Update from CBF Field Personnel, Annette Ellard and Steve Clark

300 Thousand - By Annette Ellard and Steve Clark

Lately, it seems the number 300 thousand has popped up a lot in the news. A few days ago, a California man was captured by police and accused of stealing over 300 thousand identities. Folks in Connecticut suffered for weeks after the massive wet snowstorm the last weekend of October. I saw an announcement during the ordeal that the power company hoped it could bring down the number of people without power to 300 thousand by the first weekend in November - a full week after the snowstorm.

On the lighter side, Macy’s announced they plan to expand their New York store at Herald Square to a whopping 39 thousand square feet and create the world’s largest shoe department. They anticipate it will carry more than (wait for it) 300 thousand shoes. (This is news Annette is going to love.)

Annette and I just experienced our own 300 thousand “milestone.” Today, on 11/11/11, the odometer on our ’96 Mercury Villager rolled over to 300 thousand miles! Fittingly, it happened as we were about to park the van for the day in our church parking lot. God shared in our celebration of the HUGE blessing God gave us with this van. What a tremendous asset this van continues to be to our ministry.

Because of that big, red van, refugees from Burma call us the Karen 911. It faithfully starts and takes us to the ER in the middle of the night when our friends have a car accident, a sick child or some other medical emergency. It takes us to social service offices when children are suddenly dropped from Medicaid for no apparent reason. It goes after people who miss the bus and want to go to church on Sunday mornings.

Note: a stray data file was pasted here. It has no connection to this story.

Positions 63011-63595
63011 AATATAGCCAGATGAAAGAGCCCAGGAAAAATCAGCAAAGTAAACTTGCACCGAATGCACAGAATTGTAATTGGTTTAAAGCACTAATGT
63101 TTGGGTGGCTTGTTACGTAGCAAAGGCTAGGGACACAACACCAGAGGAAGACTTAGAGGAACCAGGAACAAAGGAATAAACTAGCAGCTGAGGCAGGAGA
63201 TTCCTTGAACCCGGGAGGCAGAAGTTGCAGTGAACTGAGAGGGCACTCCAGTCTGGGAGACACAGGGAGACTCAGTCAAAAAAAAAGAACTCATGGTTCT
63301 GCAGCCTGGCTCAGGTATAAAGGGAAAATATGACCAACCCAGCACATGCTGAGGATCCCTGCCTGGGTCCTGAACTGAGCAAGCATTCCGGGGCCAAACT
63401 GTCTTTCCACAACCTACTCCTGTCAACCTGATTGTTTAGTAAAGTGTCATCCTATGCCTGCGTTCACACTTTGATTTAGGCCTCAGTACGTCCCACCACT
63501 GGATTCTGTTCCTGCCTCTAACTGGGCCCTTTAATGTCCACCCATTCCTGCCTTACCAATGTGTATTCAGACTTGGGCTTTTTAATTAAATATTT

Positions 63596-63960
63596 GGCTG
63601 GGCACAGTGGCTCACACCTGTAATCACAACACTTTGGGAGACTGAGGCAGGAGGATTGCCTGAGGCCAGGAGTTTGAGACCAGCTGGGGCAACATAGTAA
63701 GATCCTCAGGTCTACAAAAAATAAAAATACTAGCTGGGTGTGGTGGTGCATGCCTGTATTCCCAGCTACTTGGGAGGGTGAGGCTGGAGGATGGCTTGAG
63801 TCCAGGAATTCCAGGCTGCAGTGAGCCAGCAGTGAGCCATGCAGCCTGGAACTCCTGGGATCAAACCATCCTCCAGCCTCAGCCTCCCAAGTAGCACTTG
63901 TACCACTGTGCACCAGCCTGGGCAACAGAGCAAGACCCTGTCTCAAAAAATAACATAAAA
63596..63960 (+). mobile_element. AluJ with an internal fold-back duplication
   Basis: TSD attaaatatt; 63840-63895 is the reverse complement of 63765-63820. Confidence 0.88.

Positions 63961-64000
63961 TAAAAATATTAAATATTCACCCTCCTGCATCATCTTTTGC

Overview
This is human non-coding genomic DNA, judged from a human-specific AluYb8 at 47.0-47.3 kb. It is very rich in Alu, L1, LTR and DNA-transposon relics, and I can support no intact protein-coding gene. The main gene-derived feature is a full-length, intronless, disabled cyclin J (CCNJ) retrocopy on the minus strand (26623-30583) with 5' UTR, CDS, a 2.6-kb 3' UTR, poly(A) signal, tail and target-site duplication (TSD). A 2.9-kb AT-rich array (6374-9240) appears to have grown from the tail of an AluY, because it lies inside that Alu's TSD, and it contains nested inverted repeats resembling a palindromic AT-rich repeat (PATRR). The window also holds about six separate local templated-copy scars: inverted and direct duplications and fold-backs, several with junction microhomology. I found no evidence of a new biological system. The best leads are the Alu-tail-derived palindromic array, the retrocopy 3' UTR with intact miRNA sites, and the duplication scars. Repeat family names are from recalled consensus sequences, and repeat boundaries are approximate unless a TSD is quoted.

The old workhorse of a van is always dependable to take us to appointments with refugees when they have to go to the doctor and can’t get there by bus, or when they have a disability and need to go to the social security office. Our van always gets us to the worship services in the homes of the Karen people as they celebrate birthdays or want to thank God for blessing them with a new baby, a new apartment, car or job.

It goes without missing a spark, despite the rattling of motor shields underneath, the taped-on driver-side mirror, cracked valve-cover gaskets that leak small amounts of oil,

and torn seats from so many people getting in and out each day. We are always transporting people somewhere. And every day, it leaves with me at 7:15 in the morning to pick up six of the boys of Hope Academy to take them to school. With both routes, one in the morning and one in the afternoon (to take the boys home), more than 70 miles are racked-up on the odometer – unless one of us has an appointment during the day or needs to visit someone after school – then another 30 or 40 miles gets added on.

On Saturdays, we add another 70 miles or so to transport the Hope Academy “Heroes” to their school soccer games. (They’re playing in an indoor league and are doing great.) Right now, we’re piling up about 500 miles each week on the odometer.

Refugees from Burma are always looking for our van. They recognize it, and they wave and smile as we drive through the apartment complexes or through their neighborhoods. When they see our van, I hope it reminds them of how much we love them and want to always be around to share God’s love in any and every way possible.

I wonder how many lives that old van will see loved, encouraged, helped, changed, and saved before it turns over to 400 thousand...